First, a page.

FACTS/FLUKES: Alcantara, L. Gurriel, Abrams, A. Díaz, Wisdom

How might Alcantara follow up Cy Young season?... Sandy Alcantara (RHP, MIA) put together a year of career-best skills in 2021, he used that growth to propel himself to career bests in ERA, WHIP, and IP. In 2022, it led him to win the National League Cy Young Award while generating $31 in rotisserie value. Where does he go from here?

Year   IP   ERA  xERA  BB%   K% K-BB% xBB%    SwK  GB/LD/FB  H%/S% HR/F xHR/F 
====  ===  ====  ====  ===  === ===== ====  =====  ========  ===== ==== ===== 
2018   34  3.44  4.93  16%  21%    5%  10%  10.6%  48/16/36  25/78   9%    8%
2019  197  3.88  5.11  10%  18%    8%   7%  11.4%  45/19/36  28/74  11%   15%
2020   42  3.00  4.08   9%  23%   14%   8%  11.3%  49/22/29  28/78  12%   12%
2021  206  3.19  3.44   6%  24%   18%   5%  13.9%  53/19/28  28/74  13%   14%
2022  229  2.28  3.18   6%  23%   18%   5%  12.6%  53/16/31  27/80   9%   11%  

A slight step back in fantasy value seems likely:

  • The biggest driving factors in Alcantara going from $17 in R$ in 2021 to $31 in 2022 were his 14 wins, his 2.28 ERA and 0.98 WHIP, and the huge number of innings he threw. He's repeatedly proven himself capable of handling a 200+ IP workload, so that part could be achievable again. The wins seem pretty fluky, as his run support didn't change significantly (3.09 runs per game in 2021, 3.44 in 2022) while the Marlins lost 90+ games for the second year in a row, and they don't appear on track to improve much in 2023.
  • 2022's low ERA helped his win total, but xERA shows that that was also fluky, thanks to a high strand rate; the same was true of his WHIP, as his xWHIP was essentially unchanged (1.17 in 2021, 1.15 in 2022). Fewer wins, an ERA over 3.00, and a WHIP over 1.00 would push Alcantara back toward his 2021 value. (Our current BaseballHQ projection calls for 11 wins, a 2.90 ERA, 1.06 WHIP, and $25 in R$.)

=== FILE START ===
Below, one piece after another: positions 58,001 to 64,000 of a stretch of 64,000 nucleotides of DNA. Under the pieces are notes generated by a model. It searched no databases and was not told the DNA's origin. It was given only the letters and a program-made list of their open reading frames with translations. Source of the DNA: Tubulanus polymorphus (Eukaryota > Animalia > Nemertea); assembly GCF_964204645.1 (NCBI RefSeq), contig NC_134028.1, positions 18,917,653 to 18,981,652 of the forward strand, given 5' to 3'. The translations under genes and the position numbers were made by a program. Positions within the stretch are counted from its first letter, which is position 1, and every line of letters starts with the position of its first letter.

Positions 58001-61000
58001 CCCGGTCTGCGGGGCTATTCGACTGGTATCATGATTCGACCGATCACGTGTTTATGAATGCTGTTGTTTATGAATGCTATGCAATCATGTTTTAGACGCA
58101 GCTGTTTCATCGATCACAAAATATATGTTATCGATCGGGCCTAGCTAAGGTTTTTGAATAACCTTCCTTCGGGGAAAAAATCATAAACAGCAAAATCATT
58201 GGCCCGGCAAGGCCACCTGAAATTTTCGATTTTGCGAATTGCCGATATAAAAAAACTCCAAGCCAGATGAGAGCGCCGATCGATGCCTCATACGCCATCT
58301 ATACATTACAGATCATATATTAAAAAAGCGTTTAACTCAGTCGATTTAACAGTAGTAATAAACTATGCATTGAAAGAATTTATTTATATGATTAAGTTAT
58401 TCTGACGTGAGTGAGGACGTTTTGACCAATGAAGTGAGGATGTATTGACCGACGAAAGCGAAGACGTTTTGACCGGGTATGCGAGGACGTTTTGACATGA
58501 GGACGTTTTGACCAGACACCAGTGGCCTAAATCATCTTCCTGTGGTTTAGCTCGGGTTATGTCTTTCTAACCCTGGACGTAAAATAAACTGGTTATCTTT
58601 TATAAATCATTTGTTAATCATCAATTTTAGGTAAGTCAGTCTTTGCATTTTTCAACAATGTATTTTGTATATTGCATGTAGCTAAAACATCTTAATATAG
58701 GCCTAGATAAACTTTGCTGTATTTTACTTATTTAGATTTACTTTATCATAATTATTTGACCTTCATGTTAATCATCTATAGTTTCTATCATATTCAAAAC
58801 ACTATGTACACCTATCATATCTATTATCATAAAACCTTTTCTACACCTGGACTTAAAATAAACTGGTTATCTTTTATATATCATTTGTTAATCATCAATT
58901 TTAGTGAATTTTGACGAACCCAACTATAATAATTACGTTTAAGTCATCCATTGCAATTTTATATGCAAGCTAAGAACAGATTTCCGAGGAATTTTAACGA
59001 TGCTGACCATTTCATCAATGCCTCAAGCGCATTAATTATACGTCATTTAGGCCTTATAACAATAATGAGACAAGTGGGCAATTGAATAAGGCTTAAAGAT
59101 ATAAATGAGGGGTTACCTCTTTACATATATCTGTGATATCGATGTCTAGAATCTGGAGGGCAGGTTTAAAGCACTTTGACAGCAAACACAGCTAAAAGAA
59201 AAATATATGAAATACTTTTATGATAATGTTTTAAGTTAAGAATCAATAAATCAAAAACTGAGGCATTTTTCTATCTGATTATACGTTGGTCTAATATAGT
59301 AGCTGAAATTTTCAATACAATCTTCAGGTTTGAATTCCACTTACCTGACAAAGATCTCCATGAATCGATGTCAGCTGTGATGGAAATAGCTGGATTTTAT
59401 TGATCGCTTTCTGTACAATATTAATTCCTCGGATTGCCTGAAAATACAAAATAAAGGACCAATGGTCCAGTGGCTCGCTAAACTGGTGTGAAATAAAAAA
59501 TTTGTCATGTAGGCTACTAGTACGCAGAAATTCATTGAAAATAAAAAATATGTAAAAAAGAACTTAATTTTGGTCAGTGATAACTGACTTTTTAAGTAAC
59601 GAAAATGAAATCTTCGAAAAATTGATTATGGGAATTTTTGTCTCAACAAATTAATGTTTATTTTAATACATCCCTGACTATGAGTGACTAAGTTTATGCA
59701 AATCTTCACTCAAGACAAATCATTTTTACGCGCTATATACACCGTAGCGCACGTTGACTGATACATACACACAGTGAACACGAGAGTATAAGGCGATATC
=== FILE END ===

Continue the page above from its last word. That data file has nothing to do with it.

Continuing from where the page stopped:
• On the positive side, he repeated his elite BB% and xBB%, suggesting that he has now added excellent control to his high ground ball rate as plus skills in his arsenal.
  • His SwK faltered a bit after 2021's career high, and it took a small bite out of his strikeouts, but each of his SwK rates from the past two seasons were above average, and could support his recent K% rates. Increased use of his change-up (23.3% usage, 17.9% SwK in 2021, 27.7% usage, 19.6% SwK in 2022) has been the difference-maker.

At 27, Alcantara is in the prime of his career, and has the skills to show for it. He'll be hard-pressed to repeat such a valuable season, especially while pitching for a team that's likely to continue struggling to win games. So even though he's established himself as a dependable frontline starter, from a fantasy standpoint, the expected mild regression in his surface stats put him at risk of being slightly overvalued this spring. Keep that in mind as you target him in drafts and auctions.

Take charge of your league in 2023 with a BaseballHQ.com subscription that unlocks articles like these all season long. Winning. Fantasy baseball. Insight.

Gurriel looks to rebound after wrist surgery... After he hit a career-high 21 HR in 2021, it was perplexing to watch as Lourdes Gurriel (OF, ARI) popped only 5 HR in 2022, despite playing nearly as much as the year before. In late October, we got an answer to the question about his power downturn, as Toronto announced that he had undergone surgery on his left wrist, which had been bothering him through the season. And in December, he was traded to Arizona. What are his chances for getting back to his 2021 output?

Year   PA   BA    xBA  HR  xHR  bb%  ct%  HctX  GB/LD/FB   PX/xPX HR/F xHR/F